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and to say simply and spontaneously, "I made a fool of myself in college." Another student, who did nothing in his studies, who spent four or five thousand dollars a year, and who constantly hired tutors to do his thinking, was finally expelled because he got a substitute to write an examination for him. Home trouble followed college trouble; he was thrown on himself and into the cold world; and he became a man. From scrubbing street cars, he was promoted to running them; from running them to holding a place of trust with men to do his orders. "Every day," he said, " I feel the need of what I threw away at college. Do you think if I came back I should need any more tutors? I'd go through quicker than anything, with nobody to help me. What sent me away was the one dishonest thing in my life." The dishonest thing came about through loafing.
Even socially, as I have intimated, the loafer seldom or never wins the highest college success. Graduating classes bestow their honors on men who have "done something," — athletics, college journalism, debating, if you will, not necessarily hard study in the college course, but hard and devoted work in something, and work with an unselfish desire to help the college and the class. At Harvard College in the class of 1899 all three marshals graduated with distinction in their studies. By the beginning of the Senior year the class knows the men to be relied on, the men who are "there," and knows that they are men of active life.
I have spoken earlier of a student's responsibility to some unknown girl who is to be his wife. What is his responsibility to a known girl with whom in college days he falls in love? Just as college Faculties are blind to the effect of social ambition in students, they are blind to the effect of sweethearts. I do not quite know what they could do if their eyes were opened; for college rules, happily, must be independent of sweethearts. I mean merely that scores of cases in which students break rules, "cut" lectures, disappear for a day or two without permission, and do other things that look rebellious, are readily accounted for by the disquieting influence of girls. What students do (or don't) when they are in love is a pretty good test of their character. One drops his work altogether, and devotes what time he cannot spend with the girl to meditating upon her. He can think of nothing else; and accordingly for her sake he becomes useless. Another sets his teeth, and works hard. "She is," he says naturally enough, "infinitely above me. How She ever can care for me, I do not know; whether She ever will, I do not know; but I will be what I can and do what I can. I will do whatever I do as if I were doing it for Her. I am doing it for Her. If I succeed, it will be through Her; if my success pleases Her, I shall be repaid."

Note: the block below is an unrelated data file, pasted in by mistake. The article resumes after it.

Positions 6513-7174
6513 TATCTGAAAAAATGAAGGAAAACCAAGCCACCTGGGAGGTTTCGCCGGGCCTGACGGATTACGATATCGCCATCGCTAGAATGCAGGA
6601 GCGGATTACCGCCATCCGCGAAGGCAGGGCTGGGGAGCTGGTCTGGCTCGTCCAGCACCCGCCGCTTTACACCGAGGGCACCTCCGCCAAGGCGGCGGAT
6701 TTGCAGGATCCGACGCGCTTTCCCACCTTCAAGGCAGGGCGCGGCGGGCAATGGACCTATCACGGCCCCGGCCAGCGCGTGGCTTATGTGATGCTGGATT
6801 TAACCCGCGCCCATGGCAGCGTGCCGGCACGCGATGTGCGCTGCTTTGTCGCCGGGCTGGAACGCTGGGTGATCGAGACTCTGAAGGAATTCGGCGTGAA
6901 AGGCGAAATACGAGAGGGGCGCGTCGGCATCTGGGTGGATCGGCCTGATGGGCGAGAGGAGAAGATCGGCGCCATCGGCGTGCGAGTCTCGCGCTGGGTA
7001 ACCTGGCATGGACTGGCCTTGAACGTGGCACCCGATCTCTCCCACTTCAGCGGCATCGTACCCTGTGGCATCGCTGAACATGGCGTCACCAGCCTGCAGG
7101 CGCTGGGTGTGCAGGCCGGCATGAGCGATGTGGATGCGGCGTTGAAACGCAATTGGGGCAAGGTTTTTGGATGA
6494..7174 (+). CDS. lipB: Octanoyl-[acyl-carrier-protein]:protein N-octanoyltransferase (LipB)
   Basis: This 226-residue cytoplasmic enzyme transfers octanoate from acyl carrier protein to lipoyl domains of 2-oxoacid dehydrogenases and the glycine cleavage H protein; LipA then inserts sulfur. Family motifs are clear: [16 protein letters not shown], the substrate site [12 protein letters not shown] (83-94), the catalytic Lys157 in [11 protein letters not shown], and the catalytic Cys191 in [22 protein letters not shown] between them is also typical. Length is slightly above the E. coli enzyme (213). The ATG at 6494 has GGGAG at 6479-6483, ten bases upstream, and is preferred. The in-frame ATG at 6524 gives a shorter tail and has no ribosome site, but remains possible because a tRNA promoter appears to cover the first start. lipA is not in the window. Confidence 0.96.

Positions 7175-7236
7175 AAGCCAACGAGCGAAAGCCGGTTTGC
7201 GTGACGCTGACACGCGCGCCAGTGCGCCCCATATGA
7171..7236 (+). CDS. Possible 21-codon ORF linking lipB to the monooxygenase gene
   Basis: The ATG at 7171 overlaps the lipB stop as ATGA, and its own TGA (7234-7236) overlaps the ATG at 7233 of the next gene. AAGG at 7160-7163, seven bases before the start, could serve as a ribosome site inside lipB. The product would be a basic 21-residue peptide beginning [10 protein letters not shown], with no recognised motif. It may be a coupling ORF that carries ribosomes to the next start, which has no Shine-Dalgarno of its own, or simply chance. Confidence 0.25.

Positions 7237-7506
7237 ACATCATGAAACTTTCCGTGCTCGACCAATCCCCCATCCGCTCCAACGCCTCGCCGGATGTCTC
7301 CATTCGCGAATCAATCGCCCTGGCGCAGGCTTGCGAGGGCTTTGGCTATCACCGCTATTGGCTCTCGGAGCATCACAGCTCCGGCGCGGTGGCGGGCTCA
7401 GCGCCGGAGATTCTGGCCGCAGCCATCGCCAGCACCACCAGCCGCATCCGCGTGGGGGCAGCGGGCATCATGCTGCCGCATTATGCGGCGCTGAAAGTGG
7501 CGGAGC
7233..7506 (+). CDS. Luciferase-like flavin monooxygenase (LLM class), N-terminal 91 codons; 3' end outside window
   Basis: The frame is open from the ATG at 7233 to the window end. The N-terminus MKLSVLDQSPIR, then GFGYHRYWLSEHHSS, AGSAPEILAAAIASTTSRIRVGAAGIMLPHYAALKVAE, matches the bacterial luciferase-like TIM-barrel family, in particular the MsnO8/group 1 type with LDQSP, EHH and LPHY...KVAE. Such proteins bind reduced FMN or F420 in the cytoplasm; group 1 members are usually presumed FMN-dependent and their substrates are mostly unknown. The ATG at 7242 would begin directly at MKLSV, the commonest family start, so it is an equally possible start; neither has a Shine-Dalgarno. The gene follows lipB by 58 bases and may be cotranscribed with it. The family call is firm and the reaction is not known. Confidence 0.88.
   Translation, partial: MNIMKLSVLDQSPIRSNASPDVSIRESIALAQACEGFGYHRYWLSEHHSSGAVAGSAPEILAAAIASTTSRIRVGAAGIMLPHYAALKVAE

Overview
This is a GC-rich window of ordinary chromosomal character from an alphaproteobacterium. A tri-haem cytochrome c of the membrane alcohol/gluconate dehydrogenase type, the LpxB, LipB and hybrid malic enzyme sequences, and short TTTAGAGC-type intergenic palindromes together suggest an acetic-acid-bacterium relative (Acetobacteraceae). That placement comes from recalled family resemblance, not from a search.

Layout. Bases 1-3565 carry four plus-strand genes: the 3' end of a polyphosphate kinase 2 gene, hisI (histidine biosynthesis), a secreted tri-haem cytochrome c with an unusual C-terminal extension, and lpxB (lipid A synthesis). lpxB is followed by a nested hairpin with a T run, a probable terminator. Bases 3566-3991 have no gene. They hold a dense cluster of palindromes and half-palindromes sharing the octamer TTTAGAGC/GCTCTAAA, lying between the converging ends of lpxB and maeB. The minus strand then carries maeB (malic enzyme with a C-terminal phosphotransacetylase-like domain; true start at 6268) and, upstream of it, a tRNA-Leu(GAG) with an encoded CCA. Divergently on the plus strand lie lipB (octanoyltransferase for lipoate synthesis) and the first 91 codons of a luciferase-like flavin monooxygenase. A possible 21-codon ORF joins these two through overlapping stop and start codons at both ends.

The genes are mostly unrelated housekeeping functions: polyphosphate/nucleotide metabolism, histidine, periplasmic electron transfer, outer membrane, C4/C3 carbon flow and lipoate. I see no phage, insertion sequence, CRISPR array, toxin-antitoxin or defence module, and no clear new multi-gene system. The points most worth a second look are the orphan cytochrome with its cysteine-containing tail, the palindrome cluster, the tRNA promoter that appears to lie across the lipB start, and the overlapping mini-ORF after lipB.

No girl worth having will think better of a man for shirking his plain duty in order to hang about her. No girl likes a " quitter;" and most girls agree with the heroine of Mr. Kipling's beautiful story, "William the Conqueror," when she says, "I like men who do things." The story shows with profound and exquisite truth how two persons of strong character may grow into each other's love and into an understanding of it by doing their separate duties. To go on, girl or no girl, without excuses small or great; to do the appointed task and to do it cheerfully amid all distractions, all sorrows, all heartaches; to make routine (not blind but enlightened routine) your friend — thus it is that by and by when you meet the hard blows of the world you can
"Go labor on: spend and be spent."
Thus it is that you find the strength which is born of trained capacity for interest in daily duty.
On the banks of the Connecticut is a school without a loafer in it. The scholars are needy for the most part, and so grimly in earnest that only a printed regulation restrains them from getting up "before 5 A. M." without permission. I am far from recommending study before breakfast, or loss of the night's sleep; but I admire the whole-hearted energy with which these boys and grown men seize the opportunity of their lives. I admire the same energy in athletics, if a student will only remember that his athletics are for his college, not his college for his athletics.
One more caution for college life and for after life. Do not let your ideals get shopworn. Keep the glory of your youth. A man with no visions, be he young or old, is a poor thing. There is no place like a college for visions and ideals; and